Analysts are saying that the U.S. auto industry is likely to face sporadic production shut downs for several months because of shortages of microchips and other parts that had already been scarce before Japan's earthquake and tsunami on March 11.
Prior to the earthquake, tight supplies of microchips and other electronics, sensors, rubber and forged metal parts had already caused automakers to slow or even temporarily halt production lines.
"You are going to see a somewhat higher rate of plant shut downs, but I don't think it's going to be widespread," said Craig Fitzgerald, an automotive supplier analyst with accounting and consulting firm Plante & Moran LLP in Southfield, Mich. "It's going to be sporadic and moving around."
The plant shutdowns and supply shortages are unlikely to affect overall production volumes, but could hurt profit margins for the automakers and suppliers, Fitzgerald said.
The collapse of auto sales in 2008 and 2009 ravaged the parts industry, causing hundreds of smaller firms to close and forcing deep cuts to capacity and employment at larger suppliers.
As auto sales have begun to ramp back up, some parts makers have found it difficult to access bank credit required to build new parts and in the case of microchips, which can be used in other industries, have shifted their production to other customers.
The earthquake in Japan only makes access to some of these parts even more difficult, Mr. Fitzgerald said.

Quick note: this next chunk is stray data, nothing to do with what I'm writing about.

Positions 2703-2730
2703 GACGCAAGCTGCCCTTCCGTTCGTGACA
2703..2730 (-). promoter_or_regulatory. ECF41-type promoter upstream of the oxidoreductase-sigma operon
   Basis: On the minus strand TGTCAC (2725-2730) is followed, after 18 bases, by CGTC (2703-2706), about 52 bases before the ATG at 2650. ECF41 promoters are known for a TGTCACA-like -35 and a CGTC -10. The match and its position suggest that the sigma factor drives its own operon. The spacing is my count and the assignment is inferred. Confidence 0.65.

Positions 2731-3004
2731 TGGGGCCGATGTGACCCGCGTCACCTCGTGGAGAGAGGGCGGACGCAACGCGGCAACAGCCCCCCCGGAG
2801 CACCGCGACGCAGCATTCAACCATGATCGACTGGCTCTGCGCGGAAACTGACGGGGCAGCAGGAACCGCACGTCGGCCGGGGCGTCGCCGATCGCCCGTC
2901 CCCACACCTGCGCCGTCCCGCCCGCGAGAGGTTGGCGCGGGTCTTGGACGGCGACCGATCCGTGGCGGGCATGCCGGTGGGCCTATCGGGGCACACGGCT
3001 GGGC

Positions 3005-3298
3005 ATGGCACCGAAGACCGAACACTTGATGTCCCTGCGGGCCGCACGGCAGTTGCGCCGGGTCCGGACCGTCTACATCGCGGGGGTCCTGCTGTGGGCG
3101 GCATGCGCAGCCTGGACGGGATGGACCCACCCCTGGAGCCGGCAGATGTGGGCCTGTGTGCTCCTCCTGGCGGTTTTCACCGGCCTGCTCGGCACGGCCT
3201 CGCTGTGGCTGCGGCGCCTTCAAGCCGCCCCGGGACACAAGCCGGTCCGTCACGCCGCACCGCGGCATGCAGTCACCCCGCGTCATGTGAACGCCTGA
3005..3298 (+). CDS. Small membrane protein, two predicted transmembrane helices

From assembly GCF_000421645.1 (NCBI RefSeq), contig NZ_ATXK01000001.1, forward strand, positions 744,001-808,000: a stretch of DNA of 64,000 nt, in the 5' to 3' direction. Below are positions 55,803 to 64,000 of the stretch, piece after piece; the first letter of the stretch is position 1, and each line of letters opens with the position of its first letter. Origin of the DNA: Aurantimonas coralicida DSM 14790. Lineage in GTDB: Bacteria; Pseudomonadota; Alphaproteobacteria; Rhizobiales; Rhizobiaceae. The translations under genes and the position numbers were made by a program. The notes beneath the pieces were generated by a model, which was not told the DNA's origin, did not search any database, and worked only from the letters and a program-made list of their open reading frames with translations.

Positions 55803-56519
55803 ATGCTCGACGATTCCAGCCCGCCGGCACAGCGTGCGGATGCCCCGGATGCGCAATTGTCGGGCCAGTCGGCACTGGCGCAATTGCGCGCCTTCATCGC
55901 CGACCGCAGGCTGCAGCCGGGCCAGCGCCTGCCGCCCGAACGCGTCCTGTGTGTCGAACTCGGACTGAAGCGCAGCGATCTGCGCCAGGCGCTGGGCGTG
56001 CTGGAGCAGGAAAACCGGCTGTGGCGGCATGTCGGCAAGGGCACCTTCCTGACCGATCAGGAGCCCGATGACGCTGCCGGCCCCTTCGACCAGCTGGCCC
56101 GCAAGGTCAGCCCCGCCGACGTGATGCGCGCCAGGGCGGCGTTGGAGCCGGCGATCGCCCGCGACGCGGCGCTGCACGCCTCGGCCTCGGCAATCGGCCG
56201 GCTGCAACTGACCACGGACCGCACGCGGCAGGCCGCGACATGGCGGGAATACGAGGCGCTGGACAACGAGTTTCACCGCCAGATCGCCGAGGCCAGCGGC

Ford Motor Co. has been battling pinches in its supply base in forged parts and electronic chips for months, said Todd Nissen, a company spokesman. A shortage of engine parts led to two temporary plant shutdowns since December on its Ford F-150 pickup.
"We did have some downtime here and there," he said. "This natural disaster in Japan doesn't help those pinch points."
Chrysler Group LLC also stopped production at its Windsor, Ont., minivan plant for a week earlier this year because of a shortage of electronic parts.
Chrysler doesn't forecast any further shut downs, but "it's very difficult to get visibility into" the companies that make part for its direct suppliers, said Katie Hepler, a Chrysler spokeswoman.
General Motors Co. has shut down production at a Shreveport, La., plant that makes small trucks in an effort to ensure there were enough parts available for other vehicle lines.
"You have to expect there will be increasing intermittent, unexpected production interruptions coming," said Lars Luedeman, director of Automotive Advisory Services at Grant Thornton LLP. The disruptions will likely begin in the next few weeks.
Mr. Luedeman said the auto industry isn't the top priority for microchip producers and that demands from consumer electronics companies would likely be met first if there was a choice.
In Japan, supply shortages of parts has led to the continued shut down of vehicle production by Toyota Motor Corp. and Honda Motor Co. On Tuesday, each said they will continue to idle their auto assembly production in Japan this week while seeking alternative suppliers.
Toyota, the world's biggest car maker by sales volume, extended a halt on its vehicle assembly operations in its home market until Saturday and Honda until Sunday, as their suppliers for some auto parts are still struggling to restore operations in the quake-hit region.
Some Japanese car makers, including Toyota, have restarted production of auto parts, but so far, only Nissan Motor Co. has announced plans to resume both auto parts and assembly production.